One teacher says she questions the accuracy of the medical issues that were discussed. While some teens thought the message was one sided, others thought it was right on target.
Pam Stenzel travels the country talking to teens about sex. The Enlighten Communications, Inc. founder can be seen on YouTube. Douglas Freeman students got a chance to hear her message during an hour long assembly Tuesday.
"She talked about the difference between sex and oral sex, and how it's still, like the same thing," said freshman Tatiana Teran.
"She talked about stuff I didn't know about like the diseases it could bring and, like pregnancy," said freshman Maleek Sledge.
While it was well received by some students, it also ruffled feathers.
"She was very biased and there's two sides to everything and she only showed one. She didn't mention anything about gay people," said junior Grace Dupont.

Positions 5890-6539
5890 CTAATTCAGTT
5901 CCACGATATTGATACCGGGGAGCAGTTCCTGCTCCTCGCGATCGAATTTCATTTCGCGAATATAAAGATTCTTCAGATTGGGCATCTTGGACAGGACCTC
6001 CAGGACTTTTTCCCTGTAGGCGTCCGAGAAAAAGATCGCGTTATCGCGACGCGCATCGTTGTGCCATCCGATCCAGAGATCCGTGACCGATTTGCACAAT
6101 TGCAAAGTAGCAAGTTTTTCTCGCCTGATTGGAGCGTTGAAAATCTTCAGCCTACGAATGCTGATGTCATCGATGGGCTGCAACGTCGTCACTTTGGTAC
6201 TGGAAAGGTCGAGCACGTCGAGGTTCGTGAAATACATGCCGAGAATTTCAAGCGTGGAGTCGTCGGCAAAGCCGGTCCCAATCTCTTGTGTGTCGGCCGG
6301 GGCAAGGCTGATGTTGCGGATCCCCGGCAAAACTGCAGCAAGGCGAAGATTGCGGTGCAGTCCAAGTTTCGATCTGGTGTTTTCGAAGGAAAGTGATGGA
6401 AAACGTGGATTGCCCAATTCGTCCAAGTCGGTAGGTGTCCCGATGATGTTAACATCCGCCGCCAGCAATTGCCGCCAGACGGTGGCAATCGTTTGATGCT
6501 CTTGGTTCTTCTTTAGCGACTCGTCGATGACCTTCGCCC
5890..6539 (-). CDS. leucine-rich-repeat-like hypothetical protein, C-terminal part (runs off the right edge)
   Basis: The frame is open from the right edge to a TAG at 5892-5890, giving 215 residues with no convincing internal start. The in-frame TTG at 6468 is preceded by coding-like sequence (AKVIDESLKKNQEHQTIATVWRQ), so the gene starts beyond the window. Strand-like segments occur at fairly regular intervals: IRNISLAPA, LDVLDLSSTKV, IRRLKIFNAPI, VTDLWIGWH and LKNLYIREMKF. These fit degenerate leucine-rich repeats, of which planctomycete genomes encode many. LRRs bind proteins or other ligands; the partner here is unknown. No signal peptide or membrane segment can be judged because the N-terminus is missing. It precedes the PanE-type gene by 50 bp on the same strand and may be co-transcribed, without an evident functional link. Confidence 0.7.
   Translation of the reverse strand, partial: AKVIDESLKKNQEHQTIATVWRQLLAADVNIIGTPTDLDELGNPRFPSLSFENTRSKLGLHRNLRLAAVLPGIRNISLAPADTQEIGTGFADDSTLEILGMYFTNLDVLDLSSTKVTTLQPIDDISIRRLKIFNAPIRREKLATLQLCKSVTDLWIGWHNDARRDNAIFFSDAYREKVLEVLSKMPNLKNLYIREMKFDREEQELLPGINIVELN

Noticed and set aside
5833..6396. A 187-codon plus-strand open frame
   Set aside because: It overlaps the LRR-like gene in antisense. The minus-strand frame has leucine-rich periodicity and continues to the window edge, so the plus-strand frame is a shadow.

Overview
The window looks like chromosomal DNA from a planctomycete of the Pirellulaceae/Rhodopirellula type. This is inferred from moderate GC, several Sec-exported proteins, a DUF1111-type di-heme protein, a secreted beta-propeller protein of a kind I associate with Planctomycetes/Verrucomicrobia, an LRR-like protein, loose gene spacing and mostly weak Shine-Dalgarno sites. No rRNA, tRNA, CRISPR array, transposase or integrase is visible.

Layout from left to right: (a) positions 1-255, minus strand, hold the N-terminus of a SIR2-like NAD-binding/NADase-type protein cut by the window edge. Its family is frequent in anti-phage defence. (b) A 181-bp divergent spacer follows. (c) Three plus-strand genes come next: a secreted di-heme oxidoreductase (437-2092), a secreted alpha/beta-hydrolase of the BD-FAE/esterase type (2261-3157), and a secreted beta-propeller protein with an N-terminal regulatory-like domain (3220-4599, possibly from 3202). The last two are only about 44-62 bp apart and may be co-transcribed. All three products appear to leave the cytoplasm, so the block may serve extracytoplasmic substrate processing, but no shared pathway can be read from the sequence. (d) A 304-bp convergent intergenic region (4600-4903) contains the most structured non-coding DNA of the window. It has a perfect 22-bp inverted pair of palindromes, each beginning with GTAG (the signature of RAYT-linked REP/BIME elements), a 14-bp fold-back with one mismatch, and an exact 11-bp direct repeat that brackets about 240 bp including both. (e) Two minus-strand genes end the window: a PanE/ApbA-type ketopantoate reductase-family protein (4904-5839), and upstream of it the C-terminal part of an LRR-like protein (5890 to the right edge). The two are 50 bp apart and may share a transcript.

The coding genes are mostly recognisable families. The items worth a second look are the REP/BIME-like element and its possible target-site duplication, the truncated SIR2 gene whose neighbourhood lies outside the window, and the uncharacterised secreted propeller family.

10 of the more than 1700 Freeman students did not attend. At least seven teachers wrote the principal in opposition.
One teacher told NBC12 Stenzel didn't qualify her statement about condoms being dangerous and ineffective. The teacher also says she didn't think a public school was the appropriate format for the talk.
"I was at the assembly. She talked about abstinence. She talked a little bit about teen pregnancy, but there was no political message, no religious message, and nothing outside the script she said she would stick to," said Henrico schools spokesperson, Mychael Dickerson.
"I think it's something the kids need to consider as well, being in the society we're living in, getting all kids of other messages," said parent Harry Rosmarin.
Douglas Freeman's principal scheduled the speaker and followed protocol. Only two parents showed up at the school for the assembly. But since it was not open to the public, they stood outside and listened in.